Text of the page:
20 years ago, with college finals drawing near, we’d been drawn outdoors by the sunshine in-between studies. Driving back to college in South Central LA, we heard news updates that the verdict for four police officers accused of beating Rodney King would be read any moment. When I turned on the TV, I learned they were found not-guilty. I am sure I felt shock, but, the feelings that came as the rest exploded blew away earlier emotions.

REGINALD DENNY – When I first saw the craziness around his truck at the intersection of Florence and Normandie – I can’t say one street without the other now – I thought I was watching COPS. When I realized that I witnessed an innocent man pulled from his truck and beaten severely, I couldn’t comprehend it. I know now, fortunately some gentlemen, pretending they were part of the melee, put him back in his truck and drove him to a hospital.

LOOTING – Immediately, the looting began. My friends lived closer to USC campus where, despite current events, one felt safer under the wing of campus security. I spent the night concerned as the chaos south of where I lived, at the lower edge of downtown, and the craziness to the north threatened crash in the middle. We decided to leave early the next morning to seek refuge at my folks’ house in San Diego. We drove towards the freeway and fixated anxiously on the ramp to safety. We saw a crowd of people feverishly stampeding down the sidewalk in our direction. As they grew closer, many turned and literally jumped through the walls into a store. We didn’t see the rest as we blew through the last red light out of town.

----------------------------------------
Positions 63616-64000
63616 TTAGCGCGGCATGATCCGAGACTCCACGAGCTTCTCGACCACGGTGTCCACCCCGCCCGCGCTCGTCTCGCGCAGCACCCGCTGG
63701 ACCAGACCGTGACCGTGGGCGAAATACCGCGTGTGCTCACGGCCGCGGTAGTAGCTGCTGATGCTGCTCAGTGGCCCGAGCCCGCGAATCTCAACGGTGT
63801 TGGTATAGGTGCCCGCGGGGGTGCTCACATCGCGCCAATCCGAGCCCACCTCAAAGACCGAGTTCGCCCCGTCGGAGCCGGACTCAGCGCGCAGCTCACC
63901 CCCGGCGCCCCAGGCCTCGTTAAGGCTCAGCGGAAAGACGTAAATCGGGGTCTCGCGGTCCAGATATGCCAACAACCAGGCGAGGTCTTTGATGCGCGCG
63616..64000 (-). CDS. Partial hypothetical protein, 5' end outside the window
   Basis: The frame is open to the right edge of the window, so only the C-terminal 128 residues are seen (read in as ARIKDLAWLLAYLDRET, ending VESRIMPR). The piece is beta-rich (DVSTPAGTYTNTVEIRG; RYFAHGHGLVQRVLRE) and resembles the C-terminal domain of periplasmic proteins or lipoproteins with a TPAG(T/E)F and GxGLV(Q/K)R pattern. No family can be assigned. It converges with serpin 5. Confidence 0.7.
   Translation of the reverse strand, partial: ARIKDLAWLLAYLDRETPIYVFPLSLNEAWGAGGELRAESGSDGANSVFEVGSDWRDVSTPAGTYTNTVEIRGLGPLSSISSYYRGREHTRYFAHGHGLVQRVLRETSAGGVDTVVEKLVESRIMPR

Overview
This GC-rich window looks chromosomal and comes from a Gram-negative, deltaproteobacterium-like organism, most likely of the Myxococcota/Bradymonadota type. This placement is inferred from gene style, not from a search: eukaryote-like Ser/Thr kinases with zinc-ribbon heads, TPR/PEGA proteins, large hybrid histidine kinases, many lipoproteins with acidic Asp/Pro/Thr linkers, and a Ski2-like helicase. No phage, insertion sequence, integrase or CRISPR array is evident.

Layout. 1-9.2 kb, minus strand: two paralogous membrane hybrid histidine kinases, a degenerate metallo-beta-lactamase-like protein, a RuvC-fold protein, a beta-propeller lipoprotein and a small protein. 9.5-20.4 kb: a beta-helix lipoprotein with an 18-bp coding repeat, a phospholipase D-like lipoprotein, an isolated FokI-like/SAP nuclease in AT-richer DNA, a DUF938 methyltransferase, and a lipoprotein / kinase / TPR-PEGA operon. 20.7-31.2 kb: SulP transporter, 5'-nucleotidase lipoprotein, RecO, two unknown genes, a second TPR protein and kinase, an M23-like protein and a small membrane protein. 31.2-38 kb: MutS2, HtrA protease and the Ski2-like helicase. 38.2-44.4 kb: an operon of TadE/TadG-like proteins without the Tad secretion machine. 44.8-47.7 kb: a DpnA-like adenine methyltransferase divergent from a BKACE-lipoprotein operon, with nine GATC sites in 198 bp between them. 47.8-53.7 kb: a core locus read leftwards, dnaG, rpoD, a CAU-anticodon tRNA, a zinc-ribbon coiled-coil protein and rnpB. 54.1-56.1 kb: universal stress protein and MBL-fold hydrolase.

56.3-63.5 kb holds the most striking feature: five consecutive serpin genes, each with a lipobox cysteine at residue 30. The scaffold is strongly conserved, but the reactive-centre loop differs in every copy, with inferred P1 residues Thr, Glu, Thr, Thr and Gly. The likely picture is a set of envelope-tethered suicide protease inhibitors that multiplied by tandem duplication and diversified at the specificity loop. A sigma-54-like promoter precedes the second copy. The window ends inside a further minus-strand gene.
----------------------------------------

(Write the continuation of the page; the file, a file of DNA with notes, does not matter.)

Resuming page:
Although I was Korean living in downtown LA, going to school within gang territory, I was an outsider, a visitor. Many commuter classmates dropped in from the freeways, attended class, hopped back on and drove home without knowing what boiled under the surface.

Loyola Marymount University conducted an ongoing, in-depth study diving into the reasons for the riots, and what, if anything, changed since then. One photo gallery shows great then and now. Tonight, I’ll share what I learned.

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